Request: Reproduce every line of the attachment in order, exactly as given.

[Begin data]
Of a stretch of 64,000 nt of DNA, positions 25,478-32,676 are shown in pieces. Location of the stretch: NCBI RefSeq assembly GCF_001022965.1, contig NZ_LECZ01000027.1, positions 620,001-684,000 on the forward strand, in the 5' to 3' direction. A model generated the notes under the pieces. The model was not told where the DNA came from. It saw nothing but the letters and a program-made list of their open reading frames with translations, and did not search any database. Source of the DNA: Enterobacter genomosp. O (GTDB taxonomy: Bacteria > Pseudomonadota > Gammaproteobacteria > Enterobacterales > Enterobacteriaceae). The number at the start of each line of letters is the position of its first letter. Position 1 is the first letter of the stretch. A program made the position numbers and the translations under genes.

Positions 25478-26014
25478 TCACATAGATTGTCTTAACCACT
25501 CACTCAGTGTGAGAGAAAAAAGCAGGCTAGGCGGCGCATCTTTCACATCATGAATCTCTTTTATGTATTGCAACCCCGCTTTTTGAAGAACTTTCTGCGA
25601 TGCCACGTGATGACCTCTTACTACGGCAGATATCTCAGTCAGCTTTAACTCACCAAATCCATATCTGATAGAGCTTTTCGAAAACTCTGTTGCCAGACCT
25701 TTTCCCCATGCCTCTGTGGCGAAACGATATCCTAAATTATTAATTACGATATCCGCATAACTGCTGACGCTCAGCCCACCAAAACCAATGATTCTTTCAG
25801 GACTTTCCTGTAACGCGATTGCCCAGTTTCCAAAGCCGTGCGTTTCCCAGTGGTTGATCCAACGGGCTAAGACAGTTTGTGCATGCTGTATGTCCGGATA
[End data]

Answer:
Of a stretch of 64,000 nt of DNA, positions 25,478-32,676 are shown in pieces. Location of the stretch: NCBI RefSeq assembly GCF_001022965.1, contig NZ_LECZ01000027.1, positions 620,001-684,000 on the forward strand, in the 5' to 3' direction. A model generated the notes under the pieces. The model was not told where the DNA came from. It saw nothing but the letters and a program-made list of their open reading frames with translations, and did not search any database. Source of the DNA: Enterobacter genomosp. O (GTDB taxonomy: Bacteria > Pseudomonadota > Gammaproteobacteria > Enterobacterales > Enterobacteriaceae). The number at the start of each line of letters is the position of its first letter. Position 1 is the first letter of the stretch. A program made the position numbers and the translations under genes.

Positions 25478-26014
25478 TCACATAGATTGTCTTAACCACT
25501 CACTCAGTGTGAGAGAAAAAAGCAGGCTAGGCGGCGCATCTTTCACATCATGAATCTCTTTTATGTATTGCAACCCCGCTTTTTGAAGAACTTTCTGCGA
25601 TGCCACGTGATGACCTCTTACTACGGCAGATATCTCAGTCAGCTTTAACTCACCAAATCCATATCTGATAGAGCTTTTCGAAAACTCTGTTGCCAGACCT
25701 TTTCCCCATGCCTCTGTGGCGAAACGATATCCTAAATTATTAATTACGATATCCGCATAACTGCTGACGCTCAGCCCACCAAAACCAATGATTCTTTCAG
25801 GACTTTCCTGTAACGCGATTGCCCAGTTTCCAAAGCCGTGCGTTTCCCAGTGGTTGATCCAACGGGCTAAGACAGTTTGTGCATGCTGTATGTCCGGATA